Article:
Last year I had the readers vote on which cover art I should use and they selected the beautiful liquid covers you see here by a 75% majority. It was so much fun for everybody to have their say in the cover art!
3) How does my work differ from others of its genre?
My witches have familiars called chimera (like guy-mere-uh) that are spirits who live in the realm of magic. But they're not all good – some chimera are perfidious, cruel, power-hungry, and can possess and enslave a witch if they can find their way in. They will use a witch to experience all the carnal pleasures and sensations of a human body. Another kind will protect a witch while they're tapping into all that power out there, and help them enhance their powers - if they follow the rules.
And then there's the glitz! These witches are rich – I mean like Beyonce/Jay-Z rich, and they jet to all the chi-chi places around the world and live lavish lives. Everyone I talk to when writing these books tells me "Yeah, make them wealthy – if I had powers like that I'd live a rock-star life! Why do other stories make witches and wizards live such ordinary lives?"
4) Why do I write what I do?
I love describing the magic, whether it's something beautiful, or decrepit and hideous. Fantasy allows me to tell how it feels to have magical power rush through you make up anything and what it looks like or. I also like the discipline of putting the magical world so close to the real world, where nobody knows these witches exist, and making it believable. And of course writing how it feels to be pampered and cosseted and fly in a private jet and go to all these wonderful places that they do is so fabulous and enjoyable to write.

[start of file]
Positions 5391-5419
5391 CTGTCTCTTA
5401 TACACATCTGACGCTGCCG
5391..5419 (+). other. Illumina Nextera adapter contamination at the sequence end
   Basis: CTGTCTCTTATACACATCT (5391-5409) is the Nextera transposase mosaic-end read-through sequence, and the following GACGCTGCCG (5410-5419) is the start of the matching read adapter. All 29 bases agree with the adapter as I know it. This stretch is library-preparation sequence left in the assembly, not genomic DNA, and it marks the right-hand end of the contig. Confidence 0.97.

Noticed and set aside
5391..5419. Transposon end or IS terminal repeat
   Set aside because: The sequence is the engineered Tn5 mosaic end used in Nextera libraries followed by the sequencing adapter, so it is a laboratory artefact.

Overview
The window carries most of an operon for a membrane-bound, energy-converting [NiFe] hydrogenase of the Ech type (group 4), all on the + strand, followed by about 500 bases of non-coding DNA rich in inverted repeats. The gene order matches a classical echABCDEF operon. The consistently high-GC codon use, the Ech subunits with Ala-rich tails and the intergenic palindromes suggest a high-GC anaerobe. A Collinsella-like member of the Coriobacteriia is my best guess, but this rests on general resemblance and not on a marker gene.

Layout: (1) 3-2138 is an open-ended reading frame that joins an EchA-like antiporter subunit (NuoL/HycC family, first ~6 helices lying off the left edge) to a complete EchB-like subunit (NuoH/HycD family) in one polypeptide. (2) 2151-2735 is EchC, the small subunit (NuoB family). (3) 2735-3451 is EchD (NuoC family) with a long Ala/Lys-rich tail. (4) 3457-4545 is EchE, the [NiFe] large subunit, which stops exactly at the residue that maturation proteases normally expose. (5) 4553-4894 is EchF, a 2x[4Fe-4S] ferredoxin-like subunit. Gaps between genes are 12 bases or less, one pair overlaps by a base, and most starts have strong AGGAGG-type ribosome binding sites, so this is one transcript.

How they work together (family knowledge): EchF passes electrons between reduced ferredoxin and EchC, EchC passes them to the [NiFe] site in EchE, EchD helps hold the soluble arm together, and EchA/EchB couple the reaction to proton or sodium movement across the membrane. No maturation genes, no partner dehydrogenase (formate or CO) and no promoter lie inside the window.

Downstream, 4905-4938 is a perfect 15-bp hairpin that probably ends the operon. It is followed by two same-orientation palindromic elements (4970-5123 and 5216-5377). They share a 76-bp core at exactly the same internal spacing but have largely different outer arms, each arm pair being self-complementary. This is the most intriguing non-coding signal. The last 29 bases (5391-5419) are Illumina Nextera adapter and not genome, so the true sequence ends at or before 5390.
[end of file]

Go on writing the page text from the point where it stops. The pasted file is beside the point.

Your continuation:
I want to make readers feel they're the ones that are doing the magic, or that they've been in the private jet, or been to Paris and Seattle and Monte Carlo and Dubai, and stayed in the most luxurious suites, and actually attended red-carpet events and lavish parties. I'd like them to experience having a private fitting of a designers new line tailored just to them in one of Paris's finest haute couture salons. But of course there's always a price for the luxury – nothing is ever given for free.
5) You have a full-time job; when do you find time to write?
Some people can write a couple hours every day, but I can't switch from my day job where I have to be logical and sensible to my fantasy world very easily, so I write on Saturday and Sunday, and maybe an occasional Friday or Monday for ten to thirteen hours a day. I just stay in my world and write a bunch of pages and then go back to work during the week. My characters are never far away though; I think about them constantly and formulate the next weekend's work with my right brain while I'm using my left brain at my day job.
6) Where do you get your ideas?
Ever since I was little I loved superstition and ghost stories and magic. I remember getting a book of superstitions from the library and thinking about them all the way to school when I was in first grade. Things like: "If you see the full moon through the trees it is considered bad luck", or "if you walk through a spot of cold air, you have just walked through a ghost", or "never let a broom touch your head; it is bad luck". I also see stories in music; the feeling a particular song gives me might start a story there. For example, my niece gave me a CD by "Evanescence" - their "Fallen" album - and while listening to it I started to see Olivia and her problems, and how she was feeling about being hounded and isolated by what had happened in her past. Interestingly enough, her decision on how to handle Dantin came off a "Transformers" album. Go figure.